After tough '22, excitement building for Reds' future

October 6th, 2022

CINCINNATI -- Rookie right-hander wanted his season, and his team's, to end any way other than it did on Wednesday afternoon. The Reds concluded 2022 with a 15-2 loss to the Cubs at Great American Ball Park for their 100th loss of the regular season.

"It sucks to finish that way, of course, but I go back and look at the season I’ve had. It’s been pretty well. I’m really happy with how it went," Ashcraft said.

After losing 20 of their final 26 games, the Reds completed their season with a 62-100 record -- just the second time in franchise history that the team has finished with 100 losses. The other time it happened was during a 101-loss season in 1982.

"[Going] 62-100 isn’t what you want, especially starting in Spring Training and knowing the pitching staff we had. But it’s over now," third baseman said. "We've got to look forward to next year. We’re going to go home and reflect on some things and hopefully get better."

Ashcraft allowed seven runs on four hits over 5 1/3 innings, with a season-high five walks (one intentional) and four strikeouts. He and the club were doomed by a six-run top of the sixth inning that put the game out of reach.

Chicago took a 3-0 lead in the second inning, when, after Ashcraft issued back-to-back walks, David Bote lifted a three-run homer to right field with two outs. Everything came apart in the sixth inning, with Ashcraft walking in a run with the bases loaded and one out. Derek Law went on to give up Bote's two-run double and a three-run homer by Zach McKinstry.

Following his 32-day stint on the injured list with right biceps soreness, Ashcraft and the Reds both hoped he would put together a solid stretch to reach the finish line of the season. But after a promising first 16 starts, the 24-year-old was 0-3 with a 12.00 ERA in three starts after being activated.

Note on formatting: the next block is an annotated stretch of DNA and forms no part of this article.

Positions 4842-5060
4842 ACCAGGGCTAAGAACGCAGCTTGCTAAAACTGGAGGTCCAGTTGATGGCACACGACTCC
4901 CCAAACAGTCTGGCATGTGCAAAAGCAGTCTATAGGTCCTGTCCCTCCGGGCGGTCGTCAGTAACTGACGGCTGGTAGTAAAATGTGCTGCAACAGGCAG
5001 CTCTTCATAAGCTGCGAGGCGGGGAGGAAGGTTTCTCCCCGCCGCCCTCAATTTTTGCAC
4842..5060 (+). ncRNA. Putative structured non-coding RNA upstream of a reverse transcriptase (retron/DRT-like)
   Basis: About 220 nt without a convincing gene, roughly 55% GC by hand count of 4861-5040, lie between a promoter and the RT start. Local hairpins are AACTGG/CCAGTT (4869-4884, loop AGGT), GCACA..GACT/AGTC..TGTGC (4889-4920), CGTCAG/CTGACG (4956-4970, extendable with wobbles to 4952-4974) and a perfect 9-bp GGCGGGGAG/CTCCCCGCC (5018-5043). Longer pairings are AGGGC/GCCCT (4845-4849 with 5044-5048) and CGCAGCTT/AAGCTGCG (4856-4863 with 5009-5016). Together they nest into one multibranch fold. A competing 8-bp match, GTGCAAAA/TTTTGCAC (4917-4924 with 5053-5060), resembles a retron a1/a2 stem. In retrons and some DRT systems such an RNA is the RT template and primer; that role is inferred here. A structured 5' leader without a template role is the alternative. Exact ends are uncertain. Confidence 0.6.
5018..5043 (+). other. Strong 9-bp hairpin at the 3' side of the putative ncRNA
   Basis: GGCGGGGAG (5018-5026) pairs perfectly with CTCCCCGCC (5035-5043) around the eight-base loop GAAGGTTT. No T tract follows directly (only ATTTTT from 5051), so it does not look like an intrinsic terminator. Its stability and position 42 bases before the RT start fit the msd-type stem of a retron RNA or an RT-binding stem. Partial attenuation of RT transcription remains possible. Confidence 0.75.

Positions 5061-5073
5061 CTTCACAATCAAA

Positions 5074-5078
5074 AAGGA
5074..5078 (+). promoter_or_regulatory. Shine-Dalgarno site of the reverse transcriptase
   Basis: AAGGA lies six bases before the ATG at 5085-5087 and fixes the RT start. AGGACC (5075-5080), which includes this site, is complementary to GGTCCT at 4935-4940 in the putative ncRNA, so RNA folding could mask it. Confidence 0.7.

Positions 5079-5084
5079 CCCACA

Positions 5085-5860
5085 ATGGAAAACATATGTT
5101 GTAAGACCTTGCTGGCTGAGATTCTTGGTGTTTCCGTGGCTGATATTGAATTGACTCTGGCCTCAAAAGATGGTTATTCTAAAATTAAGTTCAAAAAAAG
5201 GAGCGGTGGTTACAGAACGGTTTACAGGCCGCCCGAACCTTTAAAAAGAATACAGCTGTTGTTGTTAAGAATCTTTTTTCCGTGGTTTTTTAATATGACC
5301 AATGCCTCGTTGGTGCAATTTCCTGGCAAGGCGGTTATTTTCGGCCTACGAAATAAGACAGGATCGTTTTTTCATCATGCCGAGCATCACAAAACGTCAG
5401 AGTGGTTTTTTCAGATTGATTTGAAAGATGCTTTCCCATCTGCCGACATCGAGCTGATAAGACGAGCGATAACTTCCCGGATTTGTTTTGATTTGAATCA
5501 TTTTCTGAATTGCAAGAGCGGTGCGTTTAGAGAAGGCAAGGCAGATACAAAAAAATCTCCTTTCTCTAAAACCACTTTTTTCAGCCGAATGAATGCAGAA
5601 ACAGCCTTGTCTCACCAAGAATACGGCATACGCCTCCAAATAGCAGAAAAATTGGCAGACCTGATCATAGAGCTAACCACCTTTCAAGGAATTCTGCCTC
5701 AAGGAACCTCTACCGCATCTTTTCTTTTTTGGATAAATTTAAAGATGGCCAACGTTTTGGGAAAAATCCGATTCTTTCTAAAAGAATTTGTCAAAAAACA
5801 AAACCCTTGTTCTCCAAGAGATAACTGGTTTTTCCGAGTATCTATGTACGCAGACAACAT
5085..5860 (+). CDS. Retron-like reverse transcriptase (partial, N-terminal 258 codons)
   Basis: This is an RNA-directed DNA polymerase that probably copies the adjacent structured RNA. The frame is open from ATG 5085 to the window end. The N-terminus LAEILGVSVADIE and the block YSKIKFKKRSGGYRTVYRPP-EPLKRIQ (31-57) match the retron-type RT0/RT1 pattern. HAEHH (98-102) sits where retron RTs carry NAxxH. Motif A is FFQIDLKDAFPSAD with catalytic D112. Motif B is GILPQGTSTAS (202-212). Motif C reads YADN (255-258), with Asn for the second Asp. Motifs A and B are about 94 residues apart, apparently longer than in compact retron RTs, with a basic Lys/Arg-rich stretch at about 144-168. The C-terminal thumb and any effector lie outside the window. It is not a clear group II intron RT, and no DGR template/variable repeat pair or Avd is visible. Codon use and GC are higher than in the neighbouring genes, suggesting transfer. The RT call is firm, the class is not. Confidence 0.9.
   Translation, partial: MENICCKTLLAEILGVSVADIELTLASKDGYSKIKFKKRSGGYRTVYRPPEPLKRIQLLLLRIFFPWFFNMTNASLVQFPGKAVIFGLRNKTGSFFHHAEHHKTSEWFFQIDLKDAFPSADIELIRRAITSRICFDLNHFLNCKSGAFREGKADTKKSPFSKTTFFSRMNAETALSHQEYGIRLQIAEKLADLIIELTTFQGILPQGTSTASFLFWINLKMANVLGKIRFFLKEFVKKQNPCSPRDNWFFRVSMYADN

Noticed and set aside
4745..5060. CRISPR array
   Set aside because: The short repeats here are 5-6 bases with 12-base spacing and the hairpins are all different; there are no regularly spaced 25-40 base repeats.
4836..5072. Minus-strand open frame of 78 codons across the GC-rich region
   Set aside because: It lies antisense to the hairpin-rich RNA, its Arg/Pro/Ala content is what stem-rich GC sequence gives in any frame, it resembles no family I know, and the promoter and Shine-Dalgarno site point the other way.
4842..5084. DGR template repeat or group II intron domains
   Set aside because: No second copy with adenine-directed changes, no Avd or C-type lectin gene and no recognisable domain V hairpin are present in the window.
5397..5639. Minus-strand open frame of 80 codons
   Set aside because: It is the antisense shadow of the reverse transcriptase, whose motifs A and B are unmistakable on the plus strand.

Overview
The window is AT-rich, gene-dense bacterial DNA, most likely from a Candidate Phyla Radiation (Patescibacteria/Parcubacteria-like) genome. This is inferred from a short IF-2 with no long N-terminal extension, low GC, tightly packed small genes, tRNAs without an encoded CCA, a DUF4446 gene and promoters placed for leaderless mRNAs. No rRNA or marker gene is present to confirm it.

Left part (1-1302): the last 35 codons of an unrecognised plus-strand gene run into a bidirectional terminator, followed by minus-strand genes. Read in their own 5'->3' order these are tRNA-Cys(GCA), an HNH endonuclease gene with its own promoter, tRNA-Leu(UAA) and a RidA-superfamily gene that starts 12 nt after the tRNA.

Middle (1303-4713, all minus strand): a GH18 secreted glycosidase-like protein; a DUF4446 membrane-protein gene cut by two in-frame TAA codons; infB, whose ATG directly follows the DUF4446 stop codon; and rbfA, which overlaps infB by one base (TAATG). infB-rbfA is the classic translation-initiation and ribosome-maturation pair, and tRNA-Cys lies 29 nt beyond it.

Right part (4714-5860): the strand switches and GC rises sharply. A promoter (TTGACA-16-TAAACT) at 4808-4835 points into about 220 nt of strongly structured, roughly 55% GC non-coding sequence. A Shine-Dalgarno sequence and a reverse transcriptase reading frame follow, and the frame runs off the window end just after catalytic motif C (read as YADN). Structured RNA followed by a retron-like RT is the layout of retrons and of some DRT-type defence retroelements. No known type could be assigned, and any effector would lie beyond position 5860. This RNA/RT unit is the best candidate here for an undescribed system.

That gave Ashcraft a 5-6 record and a 4.89 ERA in 19 starts overall.

"Today’s results don’t change a thing about Graham’s season or his finish to the season," Reds manager David Bell said.

No matter how many losses the Reds finished with, their 2022 season will most likely be remembered for how many losses the club started with. Following an ownership-mandated roster teardown and budget trim started during Spring Training, Cincinnati opened the season with a franchise-worst 3-22 record through 25 games. That put the team in a hole it could never fully come back from -- despite a 41-41 record in the 82 games from May 7-Aug. 7.

The second part of the selloff around the Aug. 2 Trade Deadline saw top-of-the-rotation starters Luis Castillo and Tyler Mahle and leading home run hitter Brandon Drury depart.

“It’s been a tough year for all of us," said second baseman , who was scratched with a sore left foot just before the game. "There’s been a lot of highlights to the season. We played stronger after the 3-22. Then we lost guys at the break. It’s just baseball, the business side. It’s hard, but we’ll come back, prepare for next year and play hard.”

A season-long rash of injuries also crushed the active roster and led to some unique developments.

  • The Reds had 66 players play at least one game, which was the second most in MLB and broke the 2003 franchise record of 57 players.
  • A team-record 38 pitchers were used, including three position players who took the mound. 17 pitchers made at least one start.
  • There were 37 players who made a combined 57 appearances on the injured list. Over two periods, a season-high 18 players were simultaneously on the IL. No player was missed more than top hitter and catcher , who broke his right clavicle when hit by a foul ball on July 22.

"A lot of guys were hurt that we were counting on," Farmer said. "Can’t really plan for that. Injuries were the toughest part."

Multiple key players -- like , and -- also underperformed, further adding to the Reds’ struggles. Painful seasons come part and parcel with rebuilds, with the hope that contending will follow. With three rookie starters -- Ashcraft, and -- among those who made big development leaps, the journey toward 2023 begins quickly.

"A lot of things to take into the offseason. Guys are already talking about Spring Training more than any team I've been a part of,” Bell said. “They can’t wait.”